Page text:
Lisa Kalynchuk

A look at low enrolment programs

The number of classes at the U of S with fewer than five students is on the rise and what to do with low-enrolment programs is a topic that needs to be discussed, according to the chair of Council’s Planning and Priorities Committee.

"We know that about 10 per cent of the classes offered at the U of S have fewer than five students enrolled," said Lisa Kalynchuk. "It is an issue that University Council is ideally suited to address; it falls exactly within Council's mandate to lead academic programming."

To examine the issues, an enrolment subcommittee has been formed and charged with updating a Council-approved policy from 2007 that addresses programs with low enrolment.

"We need to update this document, identify key metrics and determine if it still refl ects current thinking about program enrolment," said Kalynchuk, a professor of neurology in the College of Medicine. She added there is a sense that the number of low-enrolment programs at the U of S is disproportionately high, so the subcommittee's first step will be to determine the magnitude of the situation.

While the number may be high, some low-enrolment programs are offered for good reason, continued Kalynchuk, who chairs the subcommittee. "Some of these are offered because they support the provincial knowledge economy; some programs historically have outstanding students year in and year out and are prestigious; some support valuable research enterprises. Maybe we want to keep offering these programs with low enrolment, but we need to have the discussion and engage Council members to see what their thoughts are."

Chief among the issues to consider around low enrolment, she continued, are resources, student experience and how comparator institutions deal with similar classes. The job of the subcommittee is to determine the landscape outside of the U of S, and to gauge how students feel about these programs and their experience in them.

"We are trying to fi nd out how comparator institutions in the U15, like Dalhousie and Queen's, and regionally, like University of Calgary and University of Manitoba, deal with low-enrolment programs."

The subcommittee will also look at a few institutions that focus on undergrad programs "to see if it's different at a less research-intensive institution."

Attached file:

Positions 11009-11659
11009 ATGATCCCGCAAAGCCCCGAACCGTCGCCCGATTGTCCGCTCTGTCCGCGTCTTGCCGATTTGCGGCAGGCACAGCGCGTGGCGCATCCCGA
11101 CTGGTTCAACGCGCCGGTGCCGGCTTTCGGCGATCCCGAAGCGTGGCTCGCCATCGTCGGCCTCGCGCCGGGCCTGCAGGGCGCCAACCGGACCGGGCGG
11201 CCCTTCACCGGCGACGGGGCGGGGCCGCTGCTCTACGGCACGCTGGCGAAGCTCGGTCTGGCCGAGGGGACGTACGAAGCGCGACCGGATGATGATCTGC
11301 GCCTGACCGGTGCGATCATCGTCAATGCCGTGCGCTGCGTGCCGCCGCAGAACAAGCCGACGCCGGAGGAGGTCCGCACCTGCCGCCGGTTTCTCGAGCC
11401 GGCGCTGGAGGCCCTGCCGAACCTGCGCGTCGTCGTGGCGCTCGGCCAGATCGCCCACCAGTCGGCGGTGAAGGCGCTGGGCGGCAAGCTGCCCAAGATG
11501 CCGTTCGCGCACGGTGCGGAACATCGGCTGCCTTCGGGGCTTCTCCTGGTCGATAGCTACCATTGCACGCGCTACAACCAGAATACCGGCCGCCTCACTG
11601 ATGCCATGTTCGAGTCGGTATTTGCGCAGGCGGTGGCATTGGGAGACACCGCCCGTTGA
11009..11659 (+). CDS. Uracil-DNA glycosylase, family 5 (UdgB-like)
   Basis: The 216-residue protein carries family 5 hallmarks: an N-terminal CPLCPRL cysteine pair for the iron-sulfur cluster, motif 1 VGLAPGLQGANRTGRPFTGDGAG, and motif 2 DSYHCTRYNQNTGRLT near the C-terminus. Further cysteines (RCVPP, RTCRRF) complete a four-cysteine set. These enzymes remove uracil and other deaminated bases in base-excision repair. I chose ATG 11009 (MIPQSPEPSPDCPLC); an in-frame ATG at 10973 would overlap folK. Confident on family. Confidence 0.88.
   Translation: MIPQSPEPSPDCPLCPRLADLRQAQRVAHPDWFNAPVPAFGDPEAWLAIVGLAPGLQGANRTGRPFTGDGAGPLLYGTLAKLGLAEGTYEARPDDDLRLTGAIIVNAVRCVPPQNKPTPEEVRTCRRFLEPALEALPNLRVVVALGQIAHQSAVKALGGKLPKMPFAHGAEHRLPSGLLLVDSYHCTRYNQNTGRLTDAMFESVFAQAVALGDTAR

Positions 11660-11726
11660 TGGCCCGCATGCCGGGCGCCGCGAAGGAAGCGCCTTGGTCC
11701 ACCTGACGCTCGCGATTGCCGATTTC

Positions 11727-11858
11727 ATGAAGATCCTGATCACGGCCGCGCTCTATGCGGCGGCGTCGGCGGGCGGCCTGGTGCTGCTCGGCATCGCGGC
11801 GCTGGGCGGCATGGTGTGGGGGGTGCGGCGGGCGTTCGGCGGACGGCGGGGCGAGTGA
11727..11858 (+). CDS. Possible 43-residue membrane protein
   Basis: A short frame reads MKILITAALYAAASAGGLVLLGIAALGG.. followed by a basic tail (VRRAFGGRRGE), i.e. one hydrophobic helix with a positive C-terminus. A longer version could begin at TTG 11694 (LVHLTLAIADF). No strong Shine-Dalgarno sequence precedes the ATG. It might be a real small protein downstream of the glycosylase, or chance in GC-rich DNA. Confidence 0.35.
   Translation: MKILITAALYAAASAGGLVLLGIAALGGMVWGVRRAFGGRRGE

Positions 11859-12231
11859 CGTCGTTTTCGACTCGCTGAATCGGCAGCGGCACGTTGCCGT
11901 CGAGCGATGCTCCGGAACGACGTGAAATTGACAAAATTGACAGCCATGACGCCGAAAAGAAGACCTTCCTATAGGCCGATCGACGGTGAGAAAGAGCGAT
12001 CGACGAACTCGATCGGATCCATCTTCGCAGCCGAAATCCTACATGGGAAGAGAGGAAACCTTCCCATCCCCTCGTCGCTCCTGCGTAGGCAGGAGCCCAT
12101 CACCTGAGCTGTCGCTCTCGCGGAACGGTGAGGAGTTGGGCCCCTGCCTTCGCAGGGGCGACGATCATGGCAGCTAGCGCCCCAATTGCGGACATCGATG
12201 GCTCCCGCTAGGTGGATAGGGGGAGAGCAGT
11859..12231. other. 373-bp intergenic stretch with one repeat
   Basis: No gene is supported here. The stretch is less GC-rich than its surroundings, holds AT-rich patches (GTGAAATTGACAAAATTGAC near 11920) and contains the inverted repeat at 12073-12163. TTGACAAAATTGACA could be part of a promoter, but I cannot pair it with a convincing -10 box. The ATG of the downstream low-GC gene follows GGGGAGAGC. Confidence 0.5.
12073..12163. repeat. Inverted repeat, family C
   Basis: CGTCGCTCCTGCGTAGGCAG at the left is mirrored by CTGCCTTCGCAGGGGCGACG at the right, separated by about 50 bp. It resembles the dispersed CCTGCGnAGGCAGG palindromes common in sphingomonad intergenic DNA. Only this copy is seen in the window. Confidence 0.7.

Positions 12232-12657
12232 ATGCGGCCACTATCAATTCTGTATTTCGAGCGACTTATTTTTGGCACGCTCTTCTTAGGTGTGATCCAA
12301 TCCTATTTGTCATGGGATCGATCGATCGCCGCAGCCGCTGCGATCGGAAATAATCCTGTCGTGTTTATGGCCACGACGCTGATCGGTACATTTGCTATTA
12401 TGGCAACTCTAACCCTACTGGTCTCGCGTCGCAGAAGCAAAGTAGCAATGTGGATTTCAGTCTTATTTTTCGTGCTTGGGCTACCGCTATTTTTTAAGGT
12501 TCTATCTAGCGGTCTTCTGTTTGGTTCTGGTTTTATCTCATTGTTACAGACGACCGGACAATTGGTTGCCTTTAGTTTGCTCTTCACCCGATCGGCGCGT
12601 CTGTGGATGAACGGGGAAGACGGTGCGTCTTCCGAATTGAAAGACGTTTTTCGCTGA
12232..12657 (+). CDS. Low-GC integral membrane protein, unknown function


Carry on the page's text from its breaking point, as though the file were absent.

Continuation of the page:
Playing perhaps the most important factor in this, she continued, are the students and their perspectives on smaller programs. "We want to talk to them and see how they feel about it—why they went into the programs, why they didn't go into the programs. We want to know how they would rate their experience in big versus small programs."

There is a sweet spot, an optimum number, for student enrollment, continued Kalynchuk. "We're not talking about 500 students in every class, but also not three or four. Can we reach equilibrium of 20 to 30 students in second, third and fourth years and avoid classes with fewer than five? What's the optimum number?"

The educational experience for students is really driving this process right now, she said, using her own experience as an undergrad as an example. "I had a lot of students in my program and really benefi tted from that. It contributes to a vibrant student cohort; students support each other and develop friendships."

Kalynchuk is clear that what the subcommittee hopes to present to Council this fall will be "guidelines and principles that can help deans and department heads make decisions about these programs. This will not be prescriptive, but it will tell them what issues to think about to inform their decision making."

The subcommittee hopes to get a policy endorsed by Council this fall so that it can start being used by deans and department heads in the upcoming year.

"This is a timely discussion to have and Council can help decide what kind of academic experience we off er students. We have limited resources and the more classes we off er with fi ve students means the more classes we have to off er with hundreds of students. So let's make it about academics and student experience before it becomes about fi nances," said Kalynchuk, adding that a new Council-endorsed policy will prove especially important once Transparent, Activity-Based Budget System (TABBS) rolls out to college and departments.

"TABBS will tell them (deans and department heads) what a breakeven number of students is for a class to be feasible. What the cost is for a full professor to teach a three-credit unit course. Each college and department will be responsible for all those costs and that could make decisions more focused on fi nances.

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